Emerging from a lunchtime meeting, and scrabbling to an internet page to catch the news. Some useful resources from which to form your judgements about the future of higher education funding and finance:

Statement on higher education funding and student finance

A transcript of the Minister of State for Universities and Science David Willet’s speech this afternoon.

Two-tier fees structure adopted as coalition goes beyond Browne on interest rates

A useful summary of the announcements from Times Higher Education and a readers’ comments section at the bottom of the article which looks set to be a kilometre long by 5pm!

HEFCE response to new funding arrangements for higher education

HEFCE’s Chief Executive, Sir Alan Langlands, sets out the Council’s response to today’s statement from the Government.

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One Response to Coalition announces its intentions on higher education funding and student finance

  1. Jonathan Hughes says:

    This posting is a really useful summary of the content of the Government statement on HE funding and student finance and of the reactions to it. I started with David Willett’s statement. I think that the implications of the £9000 upper limit are massive – and are picked up by many of the comments. While the £9000 is only supposed to apply “in exceptional circumstances”, many of the comments argue that £9000 will become the de facto norm as anything lower might be seen as signalling something ‘second class’. There’s a real issue here of what sorts of cost/benefit analysis individuals will undertake. You you take a ‘punt’ on the £6000 hoping that you’ll be able to re-coup this more easily or push the boat out for £9000 hoping for glittering career prizes?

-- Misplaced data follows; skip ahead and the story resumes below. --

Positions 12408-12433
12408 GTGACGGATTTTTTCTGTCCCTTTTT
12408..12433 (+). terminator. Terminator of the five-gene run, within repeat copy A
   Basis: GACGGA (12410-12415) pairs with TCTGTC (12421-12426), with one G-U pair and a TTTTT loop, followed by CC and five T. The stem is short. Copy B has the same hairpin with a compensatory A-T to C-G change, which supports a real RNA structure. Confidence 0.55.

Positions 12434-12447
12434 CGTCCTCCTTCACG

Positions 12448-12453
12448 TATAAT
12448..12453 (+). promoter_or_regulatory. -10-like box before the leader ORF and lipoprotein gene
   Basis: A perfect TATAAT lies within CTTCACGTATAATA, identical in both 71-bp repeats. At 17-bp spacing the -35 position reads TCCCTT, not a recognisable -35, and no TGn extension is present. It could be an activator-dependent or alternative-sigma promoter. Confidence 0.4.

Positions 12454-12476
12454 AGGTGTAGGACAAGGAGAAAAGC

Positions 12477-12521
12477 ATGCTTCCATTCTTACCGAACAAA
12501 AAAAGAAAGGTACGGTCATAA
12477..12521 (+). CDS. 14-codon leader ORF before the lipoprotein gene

If the the £9000 fee is charged then the university involved will be ‘obliged’ to join the National Scholarships Programme (worth a paltry £150M) and in the face of a promised “tougher regime of sanctions” will be forced to divert a proportion of the income gained from charging more than £6000 to specified access activity agreed with the Office of Fair Access. This does not seem to be much of a disincentive to charging more than £9000 to me.

    The other aspect I picked up on is the recognition that part-time students also deserve support. Students studying more than the equivalent of one third full time will now be eligible for support. This is disappointing . It falls short of a ‘mode blind’ appraoch that has been argued for by the Open University and by Birkbeck College. Although apparently more generous that the current requirement to study for more than the equivalent of 50% full time, it still maintains full time study as the bench mark. I think that this reflects a less than fully developed understanding of the lives of people who study part-time. There needs to be a greater recognition of both the actual and the opportunity costs of students studying on course that attract fewer than 40 points.

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